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  • 13.
    Brekkan, Ari
    et al.
    Uppsala University, Disciplinary Domain of Medicine and Pharmacy, Faculty of Pharmacy, Department of Pharmaceutical Biosciences. Pharmetheus, Uppsala, Sweden.
    Lopez-Lazaro, Luis
    Dr Reddys Labs, Basel, Switzerland.
    Yngman, Gunnar
    Uppsala University, Disciplinary Domain of Medicine and Pharmacy, Faculty of Pharmacy, Department of Pharmaceutical Biosciences. Pharmetheus, Uppsala, Sweden;Uppsala Univ, Dept Pharmaceut Biosci, Pharmacometr Res Grp, Uppsala, Sweden.
    Plan, Elodie L.
    Pharmetheus, Uppsala, Sweden.
    Acharya, Chayan
    Pharmetheus, Uppsala, Sweden.
    Hooker, Andrew
    Uppsala University, Disciplinary Domain of Medicine and Pharmacy, Faculty of Pharmacy, Department of Pharmaceutical Biosciences. Pharmetheus, Uppsala, Sweden.
    Kankanwadi, Suresh
    Dr Reddys Labs, Basel, Switzerland.
    Karlsson, Mats O
    Uppsala University, Disciplinary Domain of Medicine and Pharmacy, Faculty of Pharmacy, Department of Pharmaceutical Biosciences. Pharmetheus, Uppsala, Sweden.
    A Population Pharmacokinetic-Pharmacodynamic Model of Pegfilgrastim2018In: AAPS Journal, E-ISSN 1550-7416, Vol. 20, no 5, article id 91Article in journal (Refereed)
    Abstract [en]

    Neutropenia and febrile neutropenia (FN) are serious side effects of cytotoxic chemotherapy which may be alleviated with the administration of recombinant granulocyte colony-stimulating factor (GCSF) derivatives, such as pegfilgrastim (PG) which increases absolute neutrophil count (ANC). In this work, a population pharmacokinetic-pharmacodynamic (PKPD) model was developed based on data obtained from healthy volunteers receiving multiple administrations of PG. The developed model was a bidirectional PKPD model, where PG stimulated the proliferation, maturation, and margination of neutrophils and where circulating neutrophils in turn increased the elimination of PG. Simulations from the developed model show disproportionate changes in response with changes in dose. A dose increase of 10% from the 6 mg therapeutic dose taken as a reference leads to area under the curve (AUC) increases of similar to 50 and similar to 5% for PK and PD, respectively. A full random effects covariate model showed that little of the parameter variability could be explained by sex, age, body size, and race. As a consequence, little of the secondary parameter variability (C-max and AUC of PG and ANC) could be explained by these covariates.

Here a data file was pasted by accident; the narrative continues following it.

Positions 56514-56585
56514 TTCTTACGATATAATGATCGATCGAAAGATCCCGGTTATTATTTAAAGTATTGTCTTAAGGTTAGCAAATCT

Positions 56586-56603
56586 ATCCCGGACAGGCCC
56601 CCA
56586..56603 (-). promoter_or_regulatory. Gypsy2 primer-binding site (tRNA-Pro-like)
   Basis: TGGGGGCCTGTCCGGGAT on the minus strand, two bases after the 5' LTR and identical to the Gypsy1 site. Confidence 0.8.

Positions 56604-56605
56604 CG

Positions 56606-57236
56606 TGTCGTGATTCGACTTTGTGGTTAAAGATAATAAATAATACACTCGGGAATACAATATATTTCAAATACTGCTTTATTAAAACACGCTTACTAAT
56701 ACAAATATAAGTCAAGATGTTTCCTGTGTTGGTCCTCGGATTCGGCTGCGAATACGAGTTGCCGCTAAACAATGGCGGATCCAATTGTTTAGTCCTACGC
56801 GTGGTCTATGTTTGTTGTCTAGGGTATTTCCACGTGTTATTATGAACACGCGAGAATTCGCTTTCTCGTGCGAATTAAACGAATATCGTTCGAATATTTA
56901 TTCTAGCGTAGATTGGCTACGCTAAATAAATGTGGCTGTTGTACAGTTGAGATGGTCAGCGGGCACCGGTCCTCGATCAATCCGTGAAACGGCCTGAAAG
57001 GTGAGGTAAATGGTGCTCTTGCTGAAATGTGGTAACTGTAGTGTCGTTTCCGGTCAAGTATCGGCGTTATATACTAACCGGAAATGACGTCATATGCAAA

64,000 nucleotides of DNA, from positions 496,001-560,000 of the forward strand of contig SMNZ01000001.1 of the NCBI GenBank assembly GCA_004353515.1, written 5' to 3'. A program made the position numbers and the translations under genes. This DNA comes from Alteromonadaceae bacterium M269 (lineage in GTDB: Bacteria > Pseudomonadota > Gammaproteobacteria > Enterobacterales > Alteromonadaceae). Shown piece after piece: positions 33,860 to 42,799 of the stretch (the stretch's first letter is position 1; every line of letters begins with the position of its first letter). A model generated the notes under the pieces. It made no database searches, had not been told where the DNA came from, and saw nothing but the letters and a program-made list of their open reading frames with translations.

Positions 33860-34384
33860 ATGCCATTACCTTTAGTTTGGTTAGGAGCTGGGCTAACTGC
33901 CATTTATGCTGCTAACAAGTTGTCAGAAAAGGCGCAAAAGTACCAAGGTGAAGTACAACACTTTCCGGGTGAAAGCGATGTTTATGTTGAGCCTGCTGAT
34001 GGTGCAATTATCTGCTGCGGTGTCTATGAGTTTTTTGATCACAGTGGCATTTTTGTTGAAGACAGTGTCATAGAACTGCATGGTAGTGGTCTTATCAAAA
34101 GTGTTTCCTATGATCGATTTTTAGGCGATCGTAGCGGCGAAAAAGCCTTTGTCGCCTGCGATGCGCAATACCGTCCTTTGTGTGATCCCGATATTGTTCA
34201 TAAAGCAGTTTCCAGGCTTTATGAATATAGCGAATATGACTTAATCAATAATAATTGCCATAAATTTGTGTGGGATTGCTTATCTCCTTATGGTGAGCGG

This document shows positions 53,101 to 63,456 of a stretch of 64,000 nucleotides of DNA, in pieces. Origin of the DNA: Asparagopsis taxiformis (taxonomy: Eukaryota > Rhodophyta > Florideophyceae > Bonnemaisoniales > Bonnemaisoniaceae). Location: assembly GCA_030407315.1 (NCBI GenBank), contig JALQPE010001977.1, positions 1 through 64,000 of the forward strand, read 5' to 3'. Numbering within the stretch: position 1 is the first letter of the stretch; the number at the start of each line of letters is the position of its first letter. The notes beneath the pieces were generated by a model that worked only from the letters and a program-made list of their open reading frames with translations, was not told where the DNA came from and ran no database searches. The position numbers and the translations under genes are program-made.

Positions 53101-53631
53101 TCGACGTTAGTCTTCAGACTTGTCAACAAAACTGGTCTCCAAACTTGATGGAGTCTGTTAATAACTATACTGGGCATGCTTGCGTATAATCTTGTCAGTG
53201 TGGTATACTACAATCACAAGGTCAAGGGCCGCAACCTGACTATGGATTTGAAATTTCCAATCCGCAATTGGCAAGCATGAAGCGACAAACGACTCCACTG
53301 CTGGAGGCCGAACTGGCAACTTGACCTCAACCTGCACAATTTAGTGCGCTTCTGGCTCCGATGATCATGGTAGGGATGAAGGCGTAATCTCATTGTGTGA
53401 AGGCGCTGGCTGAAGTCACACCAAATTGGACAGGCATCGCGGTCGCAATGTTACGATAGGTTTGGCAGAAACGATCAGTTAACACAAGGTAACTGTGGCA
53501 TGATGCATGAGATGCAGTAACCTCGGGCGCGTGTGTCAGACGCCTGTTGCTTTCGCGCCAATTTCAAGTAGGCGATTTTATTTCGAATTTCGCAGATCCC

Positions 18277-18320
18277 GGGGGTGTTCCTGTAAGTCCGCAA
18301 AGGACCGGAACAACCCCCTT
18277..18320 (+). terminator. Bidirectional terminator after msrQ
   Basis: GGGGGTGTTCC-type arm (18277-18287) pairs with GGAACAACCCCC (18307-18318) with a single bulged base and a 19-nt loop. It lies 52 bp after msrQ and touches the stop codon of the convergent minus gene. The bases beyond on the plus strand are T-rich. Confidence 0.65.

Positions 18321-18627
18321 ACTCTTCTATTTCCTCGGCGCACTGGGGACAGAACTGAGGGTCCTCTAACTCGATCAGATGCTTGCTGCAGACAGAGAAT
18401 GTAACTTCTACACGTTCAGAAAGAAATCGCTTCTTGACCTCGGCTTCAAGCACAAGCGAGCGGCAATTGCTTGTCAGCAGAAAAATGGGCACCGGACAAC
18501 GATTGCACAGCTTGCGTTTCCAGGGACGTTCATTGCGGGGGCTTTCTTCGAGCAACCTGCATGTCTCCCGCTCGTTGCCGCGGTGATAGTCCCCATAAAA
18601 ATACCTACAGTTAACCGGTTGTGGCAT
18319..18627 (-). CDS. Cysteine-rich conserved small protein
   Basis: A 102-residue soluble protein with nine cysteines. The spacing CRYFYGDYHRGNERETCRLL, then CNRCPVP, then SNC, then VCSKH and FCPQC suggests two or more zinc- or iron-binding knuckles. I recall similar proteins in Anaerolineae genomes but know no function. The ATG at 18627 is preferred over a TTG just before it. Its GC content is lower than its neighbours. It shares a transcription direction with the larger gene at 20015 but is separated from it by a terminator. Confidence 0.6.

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  • 14.
    Chasseloup, Estelle
    et al.
    Uppsala University, Disciplinary Domain of Medicine and Pharmacy, Faculty of Pharmacy, Department of Pharmacy.
    Hooker, Andrew
    Uppsala University, Disciplinary Domain of Medicine and Pharmacy, Faculty of Pharmacy, Department of Pharmacy.
    Karlsson, Mats
    Uppsala University, Disciplinary Domain of Medicine and Pharmacy, Faculty of Pharmacy, Department of Pharmacy.
    Generation and application of avatars in pharmacometric modelling2023In: Journal of Pharmacokinetics and Pharmacodynamics, ISSN 1567-567X, E-ISSN 1573-8744, Vol. 50, p. 411-423Article in journal (Refereed)
  • 15.
    Chen, Xiaomei
    et al.